"I take that as a compliment," he said. "If you're managing games, usually that's a good thing for your team. If someone wants to call me a game manager, I'm completely fine with that."
AP Photo/Morry Gash
QB Scott Tolzien (16) isn't afraid of the game manager tag.
Badgers head coach Bret Bielema decided to call Tolzien his starting quarterback, and the 6-foot-3, 205-pound junior from Rolling Meadows, Ill., will lead the offense onto the field for Saturday's opener against Northern Illinois. Redshirt freshman Curt Phillips also is expected to see time for Wisconsin, but Tolzien has earned the first opportunity.
Tolzien seemed like an afterthought in the quarterback competition entering preseason camp. Senior Dustin Sherer started the final seven games last season, and Phillips came on strong toward the end of spring practice and inched ahead in the race midway through fall camp.
But Tolzien picked up his play during the second full week of practice and gradually won over the coaches with his steadiness and consistency.
"My game is just playing steady, sound football," Tolzien said. "I felt like doing that would give me the best chance to win [the competition]. And also, just trying not to take the game too seriously, going out there and having fun with it."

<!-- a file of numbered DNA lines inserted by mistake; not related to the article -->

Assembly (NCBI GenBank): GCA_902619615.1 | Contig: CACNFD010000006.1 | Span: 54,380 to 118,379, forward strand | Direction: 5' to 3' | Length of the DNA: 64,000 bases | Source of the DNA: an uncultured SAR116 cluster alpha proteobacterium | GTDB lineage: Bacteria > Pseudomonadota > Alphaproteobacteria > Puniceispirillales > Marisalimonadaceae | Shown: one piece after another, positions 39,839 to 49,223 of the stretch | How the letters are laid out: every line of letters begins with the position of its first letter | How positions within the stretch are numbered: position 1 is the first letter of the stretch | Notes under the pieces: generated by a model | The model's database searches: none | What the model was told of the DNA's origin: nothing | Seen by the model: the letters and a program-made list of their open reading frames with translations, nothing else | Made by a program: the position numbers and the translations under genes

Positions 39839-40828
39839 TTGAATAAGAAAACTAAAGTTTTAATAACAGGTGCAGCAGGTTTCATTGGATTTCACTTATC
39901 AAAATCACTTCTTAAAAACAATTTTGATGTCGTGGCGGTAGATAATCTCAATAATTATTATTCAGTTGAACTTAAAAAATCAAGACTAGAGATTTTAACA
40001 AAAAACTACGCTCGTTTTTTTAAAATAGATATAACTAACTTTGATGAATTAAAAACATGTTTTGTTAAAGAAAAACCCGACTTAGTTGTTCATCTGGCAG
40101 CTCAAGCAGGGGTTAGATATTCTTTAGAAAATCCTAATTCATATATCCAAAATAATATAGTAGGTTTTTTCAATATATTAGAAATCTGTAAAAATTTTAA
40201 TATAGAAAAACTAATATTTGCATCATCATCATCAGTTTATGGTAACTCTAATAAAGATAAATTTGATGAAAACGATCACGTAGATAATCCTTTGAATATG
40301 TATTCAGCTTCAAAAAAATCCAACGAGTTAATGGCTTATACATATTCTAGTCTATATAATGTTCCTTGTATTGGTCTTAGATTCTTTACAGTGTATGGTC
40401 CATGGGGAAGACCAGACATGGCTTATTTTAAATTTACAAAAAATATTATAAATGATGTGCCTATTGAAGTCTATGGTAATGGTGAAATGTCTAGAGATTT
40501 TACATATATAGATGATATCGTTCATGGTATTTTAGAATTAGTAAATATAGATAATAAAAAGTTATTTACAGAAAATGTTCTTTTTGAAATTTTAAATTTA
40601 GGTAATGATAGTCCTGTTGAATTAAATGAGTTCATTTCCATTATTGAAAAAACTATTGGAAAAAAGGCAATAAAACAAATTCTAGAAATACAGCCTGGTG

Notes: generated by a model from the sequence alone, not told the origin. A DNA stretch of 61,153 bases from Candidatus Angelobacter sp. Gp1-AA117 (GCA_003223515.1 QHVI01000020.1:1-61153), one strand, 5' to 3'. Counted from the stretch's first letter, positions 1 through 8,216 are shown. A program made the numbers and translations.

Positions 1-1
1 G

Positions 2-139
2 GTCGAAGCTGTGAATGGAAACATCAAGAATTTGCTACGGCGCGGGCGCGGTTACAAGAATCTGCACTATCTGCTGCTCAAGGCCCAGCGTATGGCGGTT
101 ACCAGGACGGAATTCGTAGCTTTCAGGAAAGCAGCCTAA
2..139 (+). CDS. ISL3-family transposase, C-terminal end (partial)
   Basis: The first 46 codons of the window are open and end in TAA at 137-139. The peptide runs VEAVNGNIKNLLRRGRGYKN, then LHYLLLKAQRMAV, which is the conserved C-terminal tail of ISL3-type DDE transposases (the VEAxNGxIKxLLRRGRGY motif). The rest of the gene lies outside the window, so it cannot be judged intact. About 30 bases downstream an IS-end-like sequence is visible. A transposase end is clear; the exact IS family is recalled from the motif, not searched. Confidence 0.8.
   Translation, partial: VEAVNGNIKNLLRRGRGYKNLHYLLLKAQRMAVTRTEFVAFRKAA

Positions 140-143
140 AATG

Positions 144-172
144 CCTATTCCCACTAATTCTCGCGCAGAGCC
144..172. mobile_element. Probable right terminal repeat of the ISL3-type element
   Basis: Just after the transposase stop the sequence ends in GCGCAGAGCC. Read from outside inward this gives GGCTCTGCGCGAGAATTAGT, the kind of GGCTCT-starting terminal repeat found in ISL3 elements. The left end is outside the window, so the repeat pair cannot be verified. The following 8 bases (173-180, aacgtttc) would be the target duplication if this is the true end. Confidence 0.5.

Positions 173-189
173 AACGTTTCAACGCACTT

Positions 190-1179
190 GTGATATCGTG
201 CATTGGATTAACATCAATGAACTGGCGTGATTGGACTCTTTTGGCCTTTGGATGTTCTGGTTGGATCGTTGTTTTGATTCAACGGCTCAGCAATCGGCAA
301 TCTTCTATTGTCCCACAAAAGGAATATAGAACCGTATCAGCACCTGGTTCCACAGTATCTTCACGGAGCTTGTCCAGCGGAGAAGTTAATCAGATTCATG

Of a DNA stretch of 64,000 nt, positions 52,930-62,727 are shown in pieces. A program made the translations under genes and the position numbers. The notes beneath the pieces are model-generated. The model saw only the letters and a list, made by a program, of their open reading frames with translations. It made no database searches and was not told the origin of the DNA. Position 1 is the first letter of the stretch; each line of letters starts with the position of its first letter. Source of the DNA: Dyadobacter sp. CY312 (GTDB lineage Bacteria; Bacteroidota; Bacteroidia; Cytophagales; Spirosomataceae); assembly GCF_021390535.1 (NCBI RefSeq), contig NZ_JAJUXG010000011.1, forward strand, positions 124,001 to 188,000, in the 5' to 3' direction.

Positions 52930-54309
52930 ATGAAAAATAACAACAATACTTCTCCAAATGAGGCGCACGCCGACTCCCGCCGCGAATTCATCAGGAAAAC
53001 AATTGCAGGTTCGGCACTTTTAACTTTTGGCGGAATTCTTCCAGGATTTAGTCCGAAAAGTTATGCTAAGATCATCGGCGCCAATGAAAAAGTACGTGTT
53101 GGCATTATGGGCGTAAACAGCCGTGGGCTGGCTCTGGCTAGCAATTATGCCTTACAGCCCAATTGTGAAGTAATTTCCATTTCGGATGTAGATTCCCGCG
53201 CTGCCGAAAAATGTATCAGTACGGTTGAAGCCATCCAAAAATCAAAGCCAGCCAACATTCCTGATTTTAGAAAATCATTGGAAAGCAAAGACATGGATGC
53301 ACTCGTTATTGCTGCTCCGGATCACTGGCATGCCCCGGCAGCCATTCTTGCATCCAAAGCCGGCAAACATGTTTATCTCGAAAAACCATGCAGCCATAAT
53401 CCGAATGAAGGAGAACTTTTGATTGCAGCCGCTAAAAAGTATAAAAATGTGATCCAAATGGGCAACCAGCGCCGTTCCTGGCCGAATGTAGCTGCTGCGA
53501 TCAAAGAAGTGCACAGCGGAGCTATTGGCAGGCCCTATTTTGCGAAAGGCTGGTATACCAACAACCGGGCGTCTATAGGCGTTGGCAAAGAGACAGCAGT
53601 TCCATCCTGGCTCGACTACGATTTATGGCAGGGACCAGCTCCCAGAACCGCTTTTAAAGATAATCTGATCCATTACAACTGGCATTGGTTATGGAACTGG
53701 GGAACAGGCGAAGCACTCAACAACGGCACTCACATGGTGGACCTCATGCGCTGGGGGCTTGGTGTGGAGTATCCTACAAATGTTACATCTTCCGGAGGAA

Maintaining a relaxed approach isn't easy during a scrutinized quarterback competition, especially one for a team that needs improved play under center this fall. Then again, Tolzien has been through this before.
He competed with Sherer and eventual starter Allan Evridge last year and was a redshirt freshman when Evridge and Sherer lost out to Tyler Donovan in 2007.
"I've been around that and learned from the past on how to deal with it," Tolzien said. "Each year, you're supposed to get wiser, and I felt like I learned a lot from that, learned not to take it too serious and don't make it more than just a game."
After two seasons on the sideline, Tolzien saw his first game action last fall, completing 5 of 8 passes for 107 yards and an interception in three appearances. He also rushed for 13 yards and a touchdown.
Despite his limited experience, Tolzien isn't concerned about cracking in the spotlight. Often described as a heady player, his mental approach and consistency could be his biggest strengths.
"He just handled the whole camp a little bit better than anybody else, just the composure of day-to-day business," Bielema said. "But on the same account, he showed me an improved accuracy in throwing the football, did a better job than he did in the spring of handling everything that came at him, from pressures to getting things right at the line of scrimmage.
"I'm excited to see him go out there and play Saturday."
Asked if Tolzien fits the game manager mold, Bielema laughed.
"That's why we made the move," the coach said. "We hope he is."